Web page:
Much of what is known about the site has been inferred from examining and comparing historical photographs dating from 1947 to the present, the 1958 Fort Wainwright Master Plans, past geographical surveys, and military operations that occurred with similar missions conducted at other locations.

The area was selected for military family housing in 2002 and 2003. Preconstruction geotechnical samples were collected in late 2003 and again in 2004. Geophysical testing completed during that time indicated areas of buried debris near the former salvage yard.


Work began on the Taku Gardens Family Housing development in mid-2005, when workers installed the foundations and underground utilities for the construction of the residential buildings and two mechanical buildings.


The 110 housing units in the 55 buildings were finished in 2005. The contractor winterized the units by activating the electrical systems, steam mains and glycol heat exchangers. The roads and utilities were completed in 2011. The landscaping and all exterior work was completed in 2013.


Public Health and

Environmental Concerns


Some of the discarded military munitions unearthed at the Taku Gardens site are shown in this June 2008 photo. (DEC photo)

The most significant public health concern to date has been the presence of munitions and chemical contaminants. Contaminants of concern include PCBs, petroleum compounds, chlorinated compounds, volatile and semi-volatile organics, pesticides and discarded military munitions. The Remedial Investigation – when the necessary data is gathered to determine the type and extent of contamination at the site – was completed December 2010.


Institutional Controls


Institutional Controls are measures to protect people and the environment from exposure to oil or hazardous substances.


Site-specific institutional controls, an important part of managing the contamination at Taku Gardens, were put on the site in November 2007. The Army, EPA and DEC signed an action memorandum Nov. 19, 2007, setting the following institutional controls:


  • The entire housing area was fenced, dated, and locked;

  • Site access was restricted to trained personnel and site workers;

  • Groundwater use was not permitted;

  • Excavation was only allowed for site investigation and with the approval of DEC, EPA and the Department of Defense Explosives Safety Board;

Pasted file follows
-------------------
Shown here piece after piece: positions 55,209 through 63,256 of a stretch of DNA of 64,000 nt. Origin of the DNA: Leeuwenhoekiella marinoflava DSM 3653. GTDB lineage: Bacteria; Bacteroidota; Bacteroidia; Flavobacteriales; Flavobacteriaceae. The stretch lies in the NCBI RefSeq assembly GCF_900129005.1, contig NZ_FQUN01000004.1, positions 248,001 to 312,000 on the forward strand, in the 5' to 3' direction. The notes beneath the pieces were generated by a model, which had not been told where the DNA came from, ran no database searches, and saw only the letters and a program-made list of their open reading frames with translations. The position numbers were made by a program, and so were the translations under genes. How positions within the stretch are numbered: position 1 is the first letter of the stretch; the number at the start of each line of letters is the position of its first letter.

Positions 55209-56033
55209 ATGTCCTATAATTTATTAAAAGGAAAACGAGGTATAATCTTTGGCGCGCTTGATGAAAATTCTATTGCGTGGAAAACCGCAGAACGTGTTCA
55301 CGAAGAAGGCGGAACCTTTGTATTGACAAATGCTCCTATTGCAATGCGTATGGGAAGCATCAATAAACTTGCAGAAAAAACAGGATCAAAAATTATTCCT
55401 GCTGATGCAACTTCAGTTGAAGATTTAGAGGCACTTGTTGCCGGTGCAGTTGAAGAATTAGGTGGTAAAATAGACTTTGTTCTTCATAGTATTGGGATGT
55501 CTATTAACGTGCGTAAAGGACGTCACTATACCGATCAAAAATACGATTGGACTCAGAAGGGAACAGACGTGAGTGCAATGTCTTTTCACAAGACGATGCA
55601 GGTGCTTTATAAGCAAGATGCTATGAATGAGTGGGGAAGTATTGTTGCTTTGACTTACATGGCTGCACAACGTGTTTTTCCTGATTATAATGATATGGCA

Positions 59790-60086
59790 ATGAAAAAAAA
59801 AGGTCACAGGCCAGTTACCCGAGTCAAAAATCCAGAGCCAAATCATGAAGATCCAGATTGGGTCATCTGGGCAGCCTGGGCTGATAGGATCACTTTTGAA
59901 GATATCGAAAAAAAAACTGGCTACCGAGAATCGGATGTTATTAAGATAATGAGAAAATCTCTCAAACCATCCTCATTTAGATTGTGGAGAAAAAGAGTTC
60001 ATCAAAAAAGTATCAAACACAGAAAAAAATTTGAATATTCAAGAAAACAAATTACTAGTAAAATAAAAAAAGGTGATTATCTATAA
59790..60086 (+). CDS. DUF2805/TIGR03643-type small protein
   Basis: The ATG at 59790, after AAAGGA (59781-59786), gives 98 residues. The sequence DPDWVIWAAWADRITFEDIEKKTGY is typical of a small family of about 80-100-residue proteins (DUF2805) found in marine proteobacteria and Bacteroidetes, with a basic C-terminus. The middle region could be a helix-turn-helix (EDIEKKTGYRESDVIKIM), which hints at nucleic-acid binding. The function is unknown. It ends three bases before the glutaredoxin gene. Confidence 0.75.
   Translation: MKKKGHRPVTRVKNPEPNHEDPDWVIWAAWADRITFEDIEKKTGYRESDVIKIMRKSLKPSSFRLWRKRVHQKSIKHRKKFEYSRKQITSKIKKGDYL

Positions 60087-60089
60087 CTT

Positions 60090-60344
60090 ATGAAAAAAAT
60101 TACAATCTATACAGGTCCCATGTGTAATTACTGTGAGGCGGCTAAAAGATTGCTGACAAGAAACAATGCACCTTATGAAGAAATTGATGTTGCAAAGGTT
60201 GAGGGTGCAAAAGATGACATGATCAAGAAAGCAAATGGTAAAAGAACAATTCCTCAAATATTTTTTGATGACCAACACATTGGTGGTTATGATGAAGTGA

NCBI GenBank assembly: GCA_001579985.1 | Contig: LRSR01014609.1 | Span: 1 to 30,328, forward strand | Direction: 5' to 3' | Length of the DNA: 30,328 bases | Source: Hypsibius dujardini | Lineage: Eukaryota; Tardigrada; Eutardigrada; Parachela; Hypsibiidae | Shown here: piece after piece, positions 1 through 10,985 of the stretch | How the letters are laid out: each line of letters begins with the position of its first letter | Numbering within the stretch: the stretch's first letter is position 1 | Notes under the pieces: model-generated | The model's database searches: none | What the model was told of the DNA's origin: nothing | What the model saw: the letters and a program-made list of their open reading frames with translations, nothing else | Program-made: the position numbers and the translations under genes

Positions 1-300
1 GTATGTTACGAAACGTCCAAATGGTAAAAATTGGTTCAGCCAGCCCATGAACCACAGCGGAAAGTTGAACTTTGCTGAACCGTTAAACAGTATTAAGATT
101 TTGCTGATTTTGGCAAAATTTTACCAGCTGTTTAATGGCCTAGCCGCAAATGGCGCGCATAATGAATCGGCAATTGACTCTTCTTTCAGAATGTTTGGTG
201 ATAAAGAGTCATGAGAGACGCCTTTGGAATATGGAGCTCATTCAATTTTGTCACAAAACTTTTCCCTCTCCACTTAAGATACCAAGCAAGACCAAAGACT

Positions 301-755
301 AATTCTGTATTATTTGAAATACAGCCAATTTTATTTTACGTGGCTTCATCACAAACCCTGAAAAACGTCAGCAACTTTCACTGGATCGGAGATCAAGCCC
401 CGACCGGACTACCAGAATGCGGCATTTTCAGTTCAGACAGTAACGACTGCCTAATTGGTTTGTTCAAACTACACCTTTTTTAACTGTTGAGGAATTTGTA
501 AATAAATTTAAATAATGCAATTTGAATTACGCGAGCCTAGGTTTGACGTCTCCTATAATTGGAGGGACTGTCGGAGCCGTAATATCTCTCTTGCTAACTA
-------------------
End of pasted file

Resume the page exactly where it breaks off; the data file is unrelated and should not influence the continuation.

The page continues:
• No housing at this site was to be released for residential occupancy until the Army, DEC and EPA agreed that it is safe.


The post obtained its drinking water – and still does – from groundwater wells that aren’t on the Former Communications Site, and does regular testing to confirm that the water meets all drinking water standards.


Current Status


This site has been investigated and managed in accordance with all applicable state regulations and the federal Comprehensive Environmental Response, Compensation, and Liability Act (CERCLA). The results from a Preliminary Source Evaluation performed in 2006 indicated that additional investigation of contaminated soil and groundwater was necessary in multiple areas of the site. A Remedial Investigation and Baseline Risk Assessment (RI/RA), as required under CERCLA, was carried out from 2007 through 2010, and the report of the investigation and assessment was completed in December 2010.


A Feasibility Study, completed in July 2011, evaluated five alternatives for the site:

  • Alternative 1 – No action.

  • Alternative Soil 2 – Institutional controls to control the disposition of excavated soil.

  • Alternative Groundwater 2 – Monitored natural attenuation and institutional controls to prohibit groundwater use.

  • Alternative Groundwater 3 – In situ chemical oxidation and institutional controls to prohibit groundwater use.

  • Alternative Groundwater 4 – Permeable reactive barrier, monitored natural attenuation and institutional controls to prohibit groundwater use.